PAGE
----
As a software engineer myself, I can tell you that building funnels from an application standpoint takes massive amounts of work. There's a great deal of coding and integration that's required here. From email systems to landing page implementations to credit card processing APIs, and everything in between, so many platforms need to "talk," that it takes the bar too high for the average marketer. 
Content that introduces the company and intrigues potential customers enough to move to the next stage of the buying process. For example, a Facebook post called “Behind the Scenes at Molly Marketer’s Company. This works especially well if you have a company with a corporate citizenship mission, such as selling sustainable, environmentally friendly goods.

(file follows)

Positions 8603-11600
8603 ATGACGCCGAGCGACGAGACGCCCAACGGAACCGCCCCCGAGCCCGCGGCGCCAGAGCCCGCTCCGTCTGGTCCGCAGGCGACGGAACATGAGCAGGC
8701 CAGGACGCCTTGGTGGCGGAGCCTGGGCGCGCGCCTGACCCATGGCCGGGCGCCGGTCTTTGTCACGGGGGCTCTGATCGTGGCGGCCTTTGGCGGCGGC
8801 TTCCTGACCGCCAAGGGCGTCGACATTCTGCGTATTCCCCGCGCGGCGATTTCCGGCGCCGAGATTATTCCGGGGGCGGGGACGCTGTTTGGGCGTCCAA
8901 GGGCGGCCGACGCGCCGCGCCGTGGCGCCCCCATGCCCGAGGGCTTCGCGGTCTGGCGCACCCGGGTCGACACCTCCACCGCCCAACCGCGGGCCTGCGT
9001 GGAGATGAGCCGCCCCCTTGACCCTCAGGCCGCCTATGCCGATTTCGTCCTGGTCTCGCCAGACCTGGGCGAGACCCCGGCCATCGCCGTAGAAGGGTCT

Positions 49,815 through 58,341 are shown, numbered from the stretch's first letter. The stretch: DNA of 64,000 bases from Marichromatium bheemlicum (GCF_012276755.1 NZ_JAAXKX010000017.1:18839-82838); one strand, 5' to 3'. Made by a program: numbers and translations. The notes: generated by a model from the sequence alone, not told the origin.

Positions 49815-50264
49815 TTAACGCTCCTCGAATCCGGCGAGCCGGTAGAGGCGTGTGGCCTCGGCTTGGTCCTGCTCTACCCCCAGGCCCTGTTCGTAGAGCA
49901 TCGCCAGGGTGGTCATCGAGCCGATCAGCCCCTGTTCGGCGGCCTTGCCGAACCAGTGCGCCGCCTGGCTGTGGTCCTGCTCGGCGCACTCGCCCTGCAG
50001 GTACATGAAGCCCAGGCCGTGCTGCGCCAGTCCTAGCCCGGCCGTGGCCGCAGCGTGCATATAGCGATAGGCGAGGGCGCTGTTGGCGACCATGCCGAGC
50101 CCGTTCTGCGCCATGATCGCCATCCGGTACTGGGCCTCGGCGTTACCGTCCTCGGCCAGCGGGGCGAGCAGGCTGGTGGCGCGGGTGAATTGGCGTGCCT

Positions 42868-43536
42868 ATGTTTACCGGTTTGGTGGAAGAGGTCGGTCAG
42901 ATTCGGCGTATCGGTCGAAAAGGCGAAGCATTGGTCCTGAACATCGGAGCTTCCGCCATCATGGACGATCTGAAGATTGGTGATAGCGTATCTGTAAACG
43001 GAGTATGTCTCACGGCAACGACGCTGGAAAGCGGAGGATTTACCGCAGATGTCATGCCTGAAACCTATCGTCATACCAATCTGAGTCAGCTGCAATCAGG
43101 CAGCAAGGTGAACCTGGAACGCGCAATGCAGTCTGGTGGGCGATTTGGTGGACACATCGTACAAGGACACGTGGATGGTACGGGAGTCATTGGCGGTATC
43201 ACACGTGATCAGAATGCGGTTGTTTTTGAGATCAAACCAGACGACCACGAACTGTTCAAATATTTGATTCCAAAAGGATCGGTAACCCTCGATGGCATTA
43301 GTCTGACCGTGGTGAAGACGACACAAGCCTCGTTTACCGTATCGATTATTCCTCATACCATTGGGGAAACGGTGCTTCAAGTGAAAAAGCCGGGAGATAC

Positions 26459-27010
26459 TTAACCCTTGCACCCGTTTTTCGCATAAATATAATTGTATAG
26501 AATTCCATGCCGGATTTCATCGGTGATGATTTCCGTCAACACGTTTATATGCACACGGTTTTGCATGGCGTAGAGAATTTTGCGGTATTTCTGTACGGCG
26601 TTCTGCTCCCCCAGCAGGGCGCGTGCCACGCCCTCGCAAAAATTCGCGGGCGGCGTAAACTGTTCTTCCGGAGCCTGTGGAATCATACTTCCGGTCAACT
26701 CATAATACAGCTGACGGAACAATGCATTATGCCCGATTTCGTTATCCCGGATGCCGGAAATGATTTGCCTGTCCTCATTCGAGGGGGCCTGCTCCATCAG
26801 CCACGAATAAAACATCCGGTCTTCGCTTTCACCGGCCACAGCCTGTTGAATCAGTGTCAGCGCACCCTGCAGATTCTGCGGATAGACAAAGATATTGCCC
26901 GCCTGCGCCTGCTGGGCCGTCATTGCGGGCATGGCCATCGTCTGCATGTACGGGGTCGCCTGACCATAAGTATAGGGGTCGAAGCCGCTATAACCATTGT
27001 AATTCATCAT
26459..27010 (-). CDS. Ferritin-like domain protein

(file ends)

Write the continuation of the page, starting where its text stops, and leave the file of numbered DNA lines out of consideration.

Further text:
Steve Jobs was a pioneer of the funnel business model in the early days of the internet. His vision was that almost any person or company with an interest in information, interaction, or media was a potential participant in the Apple funnel. The top of the Apple funnel was very broad, with devices from desktop computers to iPods. Apple attracted people into the funnel with products that were so intuitive and elegant that they became status symbols. And inside the funnel, the compatible and interconnected nature of the devices, along with a sizable content library, created multiple opportunities for further transactions.
One of the core concepts in the digital marketing industry is the sales funnel. While odd sounding at first, this single core concept can take a business from virtually non-existent and unknown to multi-million-dollar marketing machine with mass saturation, seemingly overnight. In fact, there are skilled practitioners who have built a career around implementing this single concept in business.  
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